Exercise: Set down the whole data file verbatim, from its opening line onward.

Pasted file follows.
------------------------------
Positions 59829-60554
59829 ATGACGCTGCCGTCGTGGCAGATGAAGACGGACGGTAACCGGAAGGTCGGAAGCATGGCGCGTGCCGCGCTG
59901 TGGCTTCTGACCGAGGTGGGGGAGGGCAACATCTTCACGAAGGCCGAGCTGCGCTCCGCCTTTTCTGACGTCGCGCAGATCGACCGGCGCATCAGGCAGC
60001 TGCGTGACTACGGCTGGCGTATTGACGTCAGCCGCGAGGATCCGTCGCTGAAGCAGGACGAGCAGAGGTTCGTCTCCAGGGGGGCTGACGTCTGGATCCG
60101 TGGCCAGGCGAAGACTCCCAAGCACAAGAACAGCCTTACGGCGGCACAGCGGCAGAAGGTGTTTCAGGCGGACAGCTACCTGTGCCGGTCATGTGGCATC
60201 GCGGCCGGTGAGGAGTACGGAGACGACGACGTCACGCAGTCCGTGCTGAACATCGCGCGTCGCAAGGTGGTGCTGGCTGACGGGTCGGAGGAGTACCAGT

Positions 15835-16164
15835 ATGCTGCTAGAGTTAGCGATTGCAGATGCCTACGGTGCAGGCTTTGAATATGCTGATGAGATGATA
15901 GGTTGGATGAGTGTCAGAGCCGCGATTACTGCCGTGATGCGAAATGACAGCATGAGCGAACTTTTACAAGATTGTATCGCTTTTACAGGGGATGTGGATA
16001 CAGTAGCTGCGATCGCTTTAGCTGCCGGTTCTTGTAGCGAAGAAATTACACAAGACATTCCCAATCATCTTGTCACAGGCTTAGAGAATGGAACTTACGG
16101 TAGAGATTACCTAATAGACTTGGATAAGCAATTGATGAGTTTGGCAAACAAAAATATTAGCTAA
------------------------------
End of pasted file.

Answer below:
Positions 59829-60554
59829 ATGACGCTGCCGTCGTGGCAGATGAAGACGGACGGTAACCGGAAGGTCGGAAGCATGGCGCGTGCCGCGCTG
59901 TGGCTTCTGACCGAGGTGGGGGAGGGCAACATCTTCACGAAGGCCGAGCTGCGCTCCGCCTTTTCTGACGTCGCGCAGATCGACCGGCGCATCAGGCAGC
60001 TGCGTGACTACGGCTGGCGTATTGACGTCAGCCGCGAGGATCCGTCGCTGAAGCAGGACGAGCAGAGGTTCGTCTCCAGGGGGGCTGACGTCTGGATCCG
60101 TGGCCAGGCGAAGACTCCCAAGCACAAGAACAGCCTTACGGCGGCACAGCGGCAGAAGGTGTTTCAGGCGGACAGCTACCTGTGCCGGTCATGTGGCATC
60201 GCGGCCGGTGAGGAGTACGGAGACGACGACGTCACGCAGTCCGTGCTGAACATCGCGCGTCGCAAGGTGGTGCTGGCTGACGGGTCGGAGGAGTACCAGT

Positions 15835-16164
15835 ATGCTGCTAGAGTTAGCGATTGCAGATGCCTACGGTGCAGGCTTTGAATATGCTGATGAGATGATA
15901 GGTTGGATGAGTGTCAGAGCCGCGATTACTGCCGTGATGCGAAATGACAGCATGAGCGAACTTTTACAAGATTGTATCGCTTTTACAGGGGATGTGGATA
16001 CAGTAGCTGCGATCGCTTTAGCTGCCGGTTCTTGTAGCGAAGAAATTACACAAGACATTCCCAATCATCTTGTCACAGGCTTAGAGAATGGAACTTACGG
16101 TAGAGATTACCTAATAGACTTGGATAAGCAATTGATGAGTTTGGCAAACAAAAATATTAGCTAA